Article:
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I have a very basic knowledge of using OpenGL, especially on Android. I'm developing an app that uses OpenGL in order to switch between full screen images in a fast way (since it's too slow using the normal Android framework).

What I've found is that in order to load textures, I need to do something like:

ByteBuffer byteBuffer = ByteBuffer.allocateDirect(vertices.length * 4);
vertexBuffer = byteBuffer.asFloatBuffer();
byteBuffer = ByteBuffer.allocateDirect(texture.length * 4);
textureBuffer = byteBuffer.asFloatBuffer();
_gl = gl;
final Bitmap bitmap = BitmapFactory.decodeResource(context.getResources(), _imageResourceId);
gl.glGenTextures(1, textures, 0);
gl.glBindTexture(GL10.GL_TEXTURE_2D, textures[0]);
GLUtils.texImage2D(GL10.GL_TEXTURE_2D, 0, bitmap, 0);

Now, since the images are meant to be full screen (and they are quite large - 1024x1024), this takes some time, especially since I need to load 5 of them at the same time.

So I need to ask some questions regarding tips of improving the code, especially about efficient loading (but also using less memory if possible):

  1. if I decode the bitmap to not have transparency pixels, by using the RGB_565 format, will it boost the speed of loading the images to OpenGL (or the decoding phase)?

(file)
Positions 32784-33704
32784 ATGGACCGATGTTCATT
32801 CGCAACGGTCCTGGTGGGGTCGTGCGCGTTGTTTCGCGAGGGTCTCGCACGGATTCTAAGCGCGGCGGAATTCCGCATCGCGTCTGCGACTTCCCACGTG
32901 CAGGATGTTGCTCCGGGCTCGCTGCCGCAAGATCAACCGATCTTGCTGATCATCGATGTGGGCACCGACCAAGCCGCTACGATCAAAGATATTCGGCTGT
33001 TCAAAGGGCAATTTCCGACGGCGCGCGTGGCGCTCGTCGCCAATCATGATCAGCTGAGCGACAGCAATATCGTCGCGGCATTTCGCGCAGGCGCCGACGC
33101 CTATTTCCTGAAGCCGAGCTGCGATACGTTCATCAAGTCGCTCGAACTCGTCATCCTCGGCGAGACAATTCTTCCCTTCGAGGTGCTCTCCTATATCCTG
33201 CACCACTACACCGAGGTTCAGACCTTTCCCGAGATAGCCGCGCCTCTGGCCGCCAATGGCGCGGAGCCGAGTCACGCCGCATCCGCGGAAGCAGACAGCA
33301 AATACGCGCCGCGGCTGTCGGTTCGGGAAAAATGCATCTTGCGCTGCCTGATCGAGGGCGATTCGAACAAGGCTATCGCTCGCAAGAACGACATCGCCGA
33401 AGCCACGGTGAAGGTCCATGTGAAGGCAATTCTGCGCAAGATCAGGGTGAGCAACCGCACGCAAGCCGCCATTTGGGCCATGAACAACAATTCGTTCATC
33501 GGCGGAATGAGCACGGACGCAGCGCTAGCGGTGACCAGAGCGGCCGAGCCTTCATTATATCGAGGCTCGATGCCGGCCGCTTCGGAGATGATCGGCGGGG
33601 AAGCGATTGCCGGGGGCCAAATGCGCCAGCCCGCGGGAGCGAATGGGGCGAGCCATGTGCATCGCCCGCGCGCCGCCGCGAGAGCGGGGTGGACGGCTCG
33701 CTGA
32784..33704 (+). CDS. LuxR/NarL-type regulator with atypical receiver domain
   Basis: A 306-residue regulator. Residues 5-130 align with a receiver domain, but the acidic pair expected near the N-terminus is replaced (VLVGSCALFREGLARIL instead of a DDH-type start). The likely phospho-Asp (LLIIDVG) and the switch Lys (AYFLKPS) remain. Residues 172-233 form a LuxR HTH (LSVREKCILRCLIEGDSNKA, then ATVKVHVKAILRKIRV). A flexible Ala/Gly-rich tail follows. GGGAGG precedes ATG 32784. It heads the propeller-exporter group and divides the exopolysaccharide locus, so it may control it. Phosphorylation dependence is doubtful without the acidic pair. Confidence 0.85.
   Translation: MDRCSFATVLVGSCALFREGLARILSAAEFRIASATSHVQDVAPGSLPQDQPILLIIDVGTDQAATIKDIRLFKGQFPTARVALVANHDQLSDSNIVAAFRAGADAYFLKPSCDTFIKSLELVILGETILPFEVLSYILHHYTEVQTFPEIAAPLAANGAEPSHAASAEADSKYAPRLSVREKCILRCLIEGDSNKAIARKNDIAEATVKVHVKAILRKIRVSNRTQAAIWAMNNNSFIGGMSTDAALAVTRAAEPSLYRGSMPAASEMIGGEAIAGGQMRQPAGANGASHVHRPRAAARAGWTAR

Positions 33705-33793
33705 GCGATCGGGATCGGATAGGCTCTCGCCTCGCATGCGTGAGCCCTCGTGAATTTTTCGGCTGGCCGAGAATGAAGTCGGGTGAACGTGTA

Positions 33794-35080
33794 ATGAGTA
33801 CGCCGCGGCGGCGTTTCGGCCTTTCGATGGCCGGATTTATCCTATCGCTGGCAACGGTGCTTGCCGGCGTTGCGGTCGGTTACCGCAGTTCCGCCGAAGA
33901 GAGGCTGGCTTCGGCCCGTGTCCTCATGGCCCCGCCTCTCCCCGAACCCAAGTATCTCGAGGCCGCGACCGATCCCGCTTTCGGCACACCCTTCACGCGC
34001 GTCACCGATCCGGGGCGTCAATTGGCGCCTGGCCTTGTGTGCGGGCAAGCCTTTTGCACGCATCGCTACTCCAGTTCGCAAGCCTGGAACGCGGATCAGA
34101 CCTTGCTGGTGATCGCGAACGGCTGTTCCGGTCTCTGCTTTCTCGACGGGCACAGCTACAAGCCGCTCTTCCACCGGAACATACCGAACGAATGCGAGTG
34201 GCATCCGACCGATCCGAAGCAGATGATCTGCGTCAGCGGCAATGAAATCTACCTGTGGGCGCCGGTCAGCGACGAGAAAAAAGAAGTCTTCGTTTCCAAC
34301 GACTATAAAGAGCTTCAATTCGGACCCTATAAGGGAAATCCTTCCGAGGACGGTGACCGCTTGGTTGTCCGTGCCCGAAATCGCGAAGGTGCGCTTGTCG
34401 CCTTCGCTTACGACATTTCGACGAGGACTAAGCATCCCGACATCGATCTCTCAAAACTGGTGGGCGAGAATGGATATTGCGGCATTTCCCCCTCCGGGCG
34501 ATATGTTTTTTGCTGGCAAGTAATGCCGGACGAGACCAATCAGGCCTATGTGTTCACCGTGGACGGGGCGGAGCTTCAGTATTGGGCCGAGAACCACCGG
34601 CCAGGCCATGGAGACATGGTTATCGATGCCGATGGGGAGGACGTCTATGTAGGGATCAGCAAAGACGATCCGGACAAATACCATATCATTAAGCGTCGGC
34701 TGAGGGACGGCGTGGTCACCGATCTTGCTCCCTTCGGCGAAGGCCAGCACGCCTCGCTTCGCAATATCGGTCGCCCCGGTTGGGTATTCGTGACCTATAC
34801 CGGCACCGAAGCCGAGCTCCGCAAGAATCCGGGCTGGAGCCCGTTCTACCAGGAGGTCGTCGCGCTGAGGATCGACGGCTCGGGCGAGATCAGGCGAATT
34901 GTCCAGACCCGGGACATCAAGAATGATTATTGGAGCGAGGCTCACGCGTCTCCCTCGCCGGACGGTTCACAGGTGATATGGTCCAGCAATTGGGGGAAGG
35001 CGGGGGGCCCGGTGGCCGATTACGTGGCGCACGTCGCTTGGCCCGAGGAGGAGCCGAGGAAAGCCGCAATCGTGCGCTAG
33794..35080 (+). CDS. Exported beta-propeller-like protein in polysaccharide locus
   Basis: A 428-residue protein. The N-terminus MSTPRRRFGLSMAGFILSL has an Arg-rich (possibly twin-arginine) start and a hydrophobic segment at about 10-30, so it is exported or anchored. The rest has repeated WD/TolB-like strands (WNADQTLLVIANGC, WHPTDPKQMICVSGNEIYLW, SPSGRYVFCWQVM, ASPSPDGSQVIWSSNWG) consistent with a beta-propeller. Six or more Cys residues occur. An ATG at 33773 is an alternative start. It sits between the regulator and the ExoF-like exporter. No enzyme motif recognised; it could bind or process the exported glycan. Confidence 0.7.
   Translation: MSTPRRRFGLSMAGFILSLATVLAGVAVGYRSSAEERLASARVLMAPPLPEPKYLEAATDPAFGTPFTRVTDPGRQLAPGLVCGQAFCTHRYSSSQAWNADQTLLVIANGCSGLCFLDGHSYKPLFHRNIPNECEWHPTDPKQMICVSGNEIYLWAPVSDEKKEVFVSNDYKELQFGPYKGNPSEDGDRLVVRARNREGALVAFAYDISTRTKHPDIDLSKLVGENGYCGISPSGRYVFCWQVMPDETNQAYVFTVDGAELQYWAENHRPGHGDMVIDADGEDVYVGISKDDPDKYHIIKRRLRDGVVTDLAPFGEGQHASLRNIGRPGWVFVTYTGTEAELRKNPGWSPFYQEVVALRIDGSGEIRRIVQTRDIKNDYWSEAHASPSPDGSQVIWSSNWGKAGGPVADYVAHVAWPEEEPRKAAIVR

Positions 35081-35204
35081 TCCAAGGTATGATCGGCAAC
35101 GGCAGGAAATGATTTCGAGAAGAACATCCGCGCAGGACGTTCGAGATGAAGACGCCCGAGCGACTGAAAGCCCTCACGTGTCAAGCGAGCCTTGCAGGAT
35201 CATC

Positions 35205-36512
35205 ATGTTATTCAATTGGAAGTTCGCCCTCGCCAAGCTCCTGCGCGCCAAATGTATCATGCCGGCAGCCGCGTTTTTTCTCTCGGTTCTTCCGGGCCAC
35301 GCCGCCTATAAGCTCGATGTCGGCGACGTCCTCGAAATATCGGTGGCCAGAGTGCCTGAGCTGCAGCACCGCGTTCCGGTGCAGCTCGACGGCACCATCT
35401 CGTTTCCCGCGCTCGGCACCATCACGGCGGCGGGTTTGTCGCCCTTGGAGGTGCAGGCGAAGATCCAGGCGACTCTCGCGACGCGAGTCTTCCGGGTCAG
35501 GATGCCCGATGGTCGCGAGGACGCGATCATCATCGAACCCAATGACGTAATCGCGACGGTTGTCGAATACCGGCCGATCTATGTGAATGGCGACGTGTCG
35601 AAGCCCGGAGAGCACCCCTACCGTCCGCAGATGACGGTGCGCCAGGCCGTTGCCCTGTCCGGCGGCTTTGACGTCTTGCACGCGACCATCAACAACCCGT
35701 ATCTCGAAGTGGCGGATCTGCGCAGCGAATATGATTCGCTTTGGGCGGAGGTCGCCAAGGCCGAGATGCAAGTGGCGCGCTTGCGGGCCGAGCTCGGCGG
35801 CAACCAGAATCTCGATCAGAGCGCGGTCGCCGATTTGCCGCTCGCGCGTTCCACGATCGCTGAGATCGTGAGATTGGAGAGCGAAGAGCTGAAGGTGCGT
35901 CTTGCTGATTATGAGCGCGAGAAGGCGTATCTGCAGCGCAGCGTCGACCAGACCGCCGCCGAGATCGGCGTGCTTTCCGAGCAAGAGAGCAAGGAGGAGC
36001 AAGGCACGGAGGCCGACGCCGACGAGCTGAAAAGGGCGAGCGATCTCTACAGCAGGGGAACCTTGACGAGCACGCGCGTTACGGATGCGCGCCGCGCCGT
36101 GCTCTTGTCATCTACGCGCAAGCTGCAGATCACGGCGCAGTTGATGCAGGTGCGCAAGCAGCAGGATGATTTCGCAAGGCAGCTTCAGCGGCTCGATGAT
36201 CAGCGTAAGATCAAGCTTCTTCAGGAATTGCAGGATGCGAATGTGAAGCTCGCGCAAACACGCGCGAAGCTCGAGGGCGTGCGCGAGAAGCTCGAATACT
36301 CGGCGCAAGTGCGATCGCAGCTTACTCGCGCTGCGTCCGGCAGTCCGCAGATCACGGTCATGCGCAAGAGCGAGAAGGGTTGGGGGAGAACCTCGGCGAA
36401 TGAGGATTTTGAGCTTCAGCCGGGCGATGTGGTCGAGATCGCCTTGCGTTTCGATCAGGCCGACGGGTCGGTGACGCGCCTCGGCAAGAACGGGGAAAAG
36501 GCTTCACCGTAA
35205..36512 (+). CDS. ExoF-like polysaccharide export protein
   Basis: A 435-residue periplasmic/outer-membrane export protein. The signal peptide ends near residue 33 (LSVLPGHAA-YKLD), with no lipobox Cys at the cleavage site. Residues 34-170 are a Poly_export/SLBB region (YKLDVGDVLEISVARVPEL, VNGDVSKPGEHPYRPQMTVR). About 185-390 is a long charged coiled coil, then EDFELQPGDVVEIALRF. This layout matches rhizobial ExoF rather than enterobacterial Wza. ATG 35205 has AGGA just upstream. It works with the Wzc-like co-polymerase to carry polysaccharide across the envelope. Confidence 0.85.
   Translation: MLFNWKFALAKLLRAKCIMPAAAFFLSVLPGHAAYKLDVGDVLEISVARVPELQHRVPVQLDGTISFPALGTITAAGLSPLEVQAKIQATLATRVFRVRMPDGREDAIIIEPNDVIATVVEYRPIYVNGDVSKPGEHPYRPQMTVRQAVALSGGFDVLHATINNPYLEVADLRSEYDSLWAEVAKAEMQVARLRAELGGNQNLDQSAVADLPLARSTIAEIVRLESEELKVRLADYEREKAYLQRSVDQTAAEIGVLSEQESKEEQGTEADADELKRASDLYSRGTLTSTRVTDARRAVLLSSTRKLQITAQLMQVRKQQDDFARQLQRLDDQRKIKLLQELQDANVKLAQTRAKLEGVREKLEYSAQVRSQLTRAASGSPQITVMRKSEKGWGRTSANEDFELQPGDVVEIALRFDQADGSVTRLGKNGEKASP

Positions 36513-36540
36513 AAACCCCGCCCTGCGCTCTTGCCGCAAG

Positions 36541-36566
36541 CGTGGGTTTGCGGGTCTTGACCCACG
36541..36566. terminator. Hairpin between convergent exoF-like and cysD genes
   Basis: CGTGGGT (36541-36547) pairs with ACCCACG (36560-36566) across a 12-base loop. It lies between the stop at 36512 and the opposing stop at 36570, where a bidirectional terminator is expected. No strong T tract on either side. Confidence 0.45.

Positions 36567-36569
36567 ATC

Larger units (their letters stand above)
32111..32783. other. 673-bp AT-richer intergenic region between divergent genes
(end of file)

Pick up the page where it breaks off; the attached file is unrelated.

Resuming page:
2. does the input bitmap have to have a width and height that are powers of 2 or can I let OpenGL take only the part that it wants, which will have this rule? I mean, maybe I can make the texImage2D command to take only a part of the bitmap?

  3. maybe I can even decode only this part from the beginning (so if I have a huge image of 10000x10000, I can decode only a 1024x1024 part of it and give it to OpenGL)?

  4. is it possible to load and show just the first image, and in the background load the rest? I've heard that you can't send the bitmaps to OpenGL in a thread that is not the one that handles it. Does it make sense to load them on the onDrawFrame method of the GlRenderer, say, the second time it get called?

  5. I remember I've heard of a tip about merging multiple images into a single image (one after another, from left to right), so that it might have some speed boost for the decoding phase. Not sure what is the name of this technique. Is it still possible for OpenGL ES on Android?